The MuseumsQuartier, known as MQ for short, is among the ten largest cultural complexes in the world and another of my favourite spots in the city. A contrast of historic and modern architecture, including the old imperial stables and riding school, its galleries, museums and theatres provide a changing programme of arts and entertainment to suit all tastes, plus there are shops and places to eat and drink.
Another literal high spot is Vienna’s 200ft giant Ferris wheel which was among the many locations featured in the cult 1949 film adaptation of Graham Greene’s novel The Third Man. Situated in the Prater amusement park, which is within walking distance of the ship’s mooring spot, it was erected in 1896 by the English engineer Walter Basset.
Finally, if you want a tasty memory of the city you can buy Sachertorte in various sizes. They make great presents as they last for two weeks and you can pop one in the minibar in your cabin until you disembark. But if, like me, you easily give in to temptation then maybe buy some Viennese coffee instead. It might be a safer bet if you want to get it home intact!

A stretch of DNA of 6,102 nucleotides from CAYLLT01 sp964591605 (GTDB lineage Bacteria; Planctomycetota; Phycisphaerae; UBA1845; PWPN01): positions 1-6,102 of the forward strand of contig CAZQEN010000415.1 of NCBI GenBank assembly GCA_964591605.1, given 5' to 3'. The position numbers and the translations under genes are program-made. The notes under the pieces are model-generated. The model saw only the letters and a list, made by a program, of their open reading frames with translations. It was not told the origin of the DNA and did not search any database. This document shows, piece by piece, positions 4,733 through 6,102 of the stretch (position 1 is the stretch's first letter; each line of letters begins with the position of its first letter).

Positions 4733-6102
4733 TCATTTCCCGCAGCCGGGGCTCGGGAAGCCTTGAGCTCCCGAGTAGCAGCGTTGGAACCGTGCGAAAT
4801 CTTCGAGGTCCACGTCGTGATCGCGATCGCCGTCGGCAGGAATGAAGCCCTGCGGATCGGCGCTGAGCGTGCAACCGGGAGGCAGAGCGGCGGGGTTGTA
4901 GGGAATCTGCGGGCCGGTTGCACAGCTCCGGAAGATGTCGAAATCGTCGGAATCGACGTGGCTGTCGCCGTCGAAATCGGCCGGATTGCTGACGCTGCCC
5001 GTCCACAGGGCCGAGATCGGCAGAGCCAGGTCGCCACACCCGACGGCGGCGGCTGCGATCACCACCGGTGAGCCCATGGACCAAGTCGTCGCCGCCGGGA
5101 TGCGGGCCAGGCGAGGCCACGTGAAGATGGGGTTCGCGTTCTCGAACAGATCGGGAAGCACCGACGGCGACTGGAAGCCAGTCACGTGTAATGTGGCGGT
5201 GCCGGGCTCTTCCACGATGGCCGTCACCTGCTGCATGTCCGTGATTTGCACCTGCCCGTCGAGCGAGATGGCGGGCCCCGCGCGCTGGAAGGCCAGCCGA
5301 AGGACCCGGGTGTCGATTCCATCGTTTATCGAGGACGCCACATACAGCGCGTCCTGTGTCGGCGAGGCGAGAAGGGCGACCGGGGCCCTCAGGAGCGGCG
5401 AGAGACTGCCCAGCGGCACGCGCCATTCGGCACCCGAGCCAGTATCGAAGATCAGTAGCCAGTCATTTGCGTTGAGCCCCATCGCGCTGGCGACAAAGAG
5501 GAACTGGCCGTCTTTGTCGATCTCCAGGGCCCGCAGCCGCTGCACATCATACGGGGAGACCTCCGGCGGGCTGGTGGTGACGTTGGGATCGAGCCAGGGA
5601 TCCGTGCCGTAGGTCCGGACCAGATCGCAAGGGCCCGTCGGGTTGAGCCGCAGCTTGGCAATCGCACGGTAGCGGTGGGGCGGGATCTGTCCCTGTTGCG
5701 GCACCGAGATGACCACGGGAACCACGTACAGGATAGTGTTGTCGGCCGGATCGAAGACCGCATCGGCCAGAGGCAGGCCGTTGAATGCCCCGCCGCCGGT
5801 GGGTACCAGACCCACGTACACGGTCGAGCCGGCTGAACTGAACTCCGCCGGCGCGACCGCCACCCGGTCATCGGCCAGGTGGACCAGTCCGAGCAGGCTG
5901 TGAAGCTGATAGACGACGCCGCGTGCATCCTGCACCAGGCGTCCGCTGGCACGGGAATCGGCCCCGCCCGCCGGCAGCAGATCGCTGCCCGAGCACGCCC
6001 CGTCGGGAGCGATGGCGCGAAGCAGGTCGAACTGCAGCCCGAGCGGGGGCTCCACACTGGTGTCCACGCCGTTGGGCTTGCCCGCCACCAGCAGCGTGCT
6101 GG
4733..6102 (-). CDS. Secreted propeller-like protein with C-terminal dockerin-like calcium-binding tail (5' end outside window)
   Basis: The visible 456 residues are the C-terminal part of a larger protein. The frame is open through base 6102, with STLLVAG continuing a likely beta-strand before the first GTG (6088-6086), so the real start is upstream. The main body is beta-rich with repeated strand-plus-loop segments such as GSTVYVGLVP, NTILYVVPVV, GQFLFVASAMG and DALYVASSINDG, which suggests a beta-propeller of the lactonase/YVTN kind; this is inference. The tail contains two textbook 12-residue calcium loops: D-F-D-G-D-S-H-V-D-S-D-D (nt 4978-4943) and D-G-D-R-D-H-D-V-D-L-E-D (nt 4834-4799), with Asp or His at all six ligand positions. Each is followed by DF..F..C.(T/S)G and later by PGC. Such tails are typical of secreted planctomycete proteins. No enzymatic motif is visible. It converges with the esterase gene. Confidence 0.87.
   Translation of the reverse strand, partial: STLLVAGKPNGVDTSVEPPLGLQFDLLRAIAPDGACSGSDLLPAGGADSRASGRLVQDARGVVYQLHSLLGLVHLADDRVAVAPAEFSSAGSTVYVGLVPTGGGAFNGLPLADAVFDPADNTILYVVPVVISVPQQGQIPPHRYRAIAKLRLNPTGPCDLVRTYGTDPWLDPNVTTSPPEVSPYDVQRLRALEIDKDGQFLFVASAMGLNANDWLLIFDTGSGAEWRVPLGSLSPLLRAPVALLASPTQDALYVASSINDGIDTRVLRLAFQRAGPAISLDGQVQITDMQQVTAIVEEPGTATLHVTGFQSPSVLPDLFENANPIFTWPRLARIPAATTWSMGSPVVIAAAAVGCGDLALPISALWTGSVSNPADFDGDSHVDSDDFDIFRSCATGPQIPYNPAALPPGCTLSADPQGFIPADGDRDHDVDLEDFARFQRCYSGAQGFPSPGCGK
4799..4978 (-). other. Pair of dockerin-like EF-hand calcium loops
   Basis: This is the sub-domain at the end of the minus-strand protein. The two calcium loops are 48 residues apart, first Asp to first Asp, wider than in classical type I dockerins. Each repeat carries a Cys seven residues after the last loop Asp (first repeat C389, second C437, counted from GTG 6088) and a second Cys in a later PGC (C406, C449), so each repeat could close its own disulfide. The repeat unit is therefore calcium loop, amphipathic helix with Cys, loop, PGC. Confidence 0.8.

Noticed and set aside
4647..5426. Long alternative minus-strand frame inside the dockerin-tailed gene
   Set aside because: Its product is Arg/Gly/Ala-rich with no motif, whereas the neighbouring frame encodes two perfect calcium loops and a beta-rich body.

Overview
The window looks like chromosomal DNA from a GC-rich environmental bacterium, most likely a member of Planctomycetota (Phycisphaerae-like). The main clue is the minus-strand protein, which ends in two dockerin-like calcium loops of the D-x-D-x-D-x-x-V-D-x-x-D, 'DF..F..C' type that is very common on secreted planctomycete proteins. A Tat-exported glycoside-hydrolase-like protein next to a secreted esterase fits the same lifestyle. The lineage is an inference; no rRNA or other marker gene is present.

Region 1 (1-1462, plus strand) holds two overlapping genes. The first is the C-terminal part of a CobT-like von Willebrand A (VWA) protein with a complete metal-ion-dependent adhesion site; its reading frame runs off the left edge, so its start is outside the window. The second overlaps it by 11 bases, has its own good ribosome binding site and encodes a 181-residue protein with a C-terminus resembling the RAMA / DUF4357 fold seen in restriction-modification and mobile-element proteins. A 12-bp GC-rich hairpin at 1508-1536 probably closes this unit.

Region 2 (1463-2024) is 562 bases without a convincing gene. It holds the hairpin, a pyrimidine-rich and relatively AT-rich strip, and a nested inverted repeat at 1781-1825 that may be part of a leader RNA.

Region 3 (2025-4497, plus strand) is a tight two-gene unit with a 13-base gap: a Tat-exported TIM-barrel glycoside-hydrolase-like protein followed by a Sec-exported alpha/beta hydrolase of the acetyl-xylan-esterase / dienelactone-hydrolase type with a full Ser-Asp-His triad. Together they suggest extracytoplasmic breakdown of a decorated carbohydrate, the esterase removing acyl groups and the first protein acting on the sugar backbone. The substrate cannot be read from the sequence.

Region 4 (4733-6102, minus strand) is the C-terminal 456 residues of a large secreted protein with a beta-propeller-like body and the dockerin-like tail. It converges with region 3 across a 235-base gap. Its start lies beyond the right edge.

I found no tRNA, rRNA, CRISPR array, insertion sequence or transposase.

Vienna is one a fascinating city with so much to do. We hope this has inspired you to see Vienna for yourself. We also have quite a few cruises along the Danube, where a visit to Vienna is a must! These include:
If you have any questions, please do not hesitate to contact us.
Award-winning travel writer and cruise specialist Jeannine Williamson is known as the ‘River Cruise Queen’ and has clocked up thousands of nautical miles on well-known and remote rivers around the world.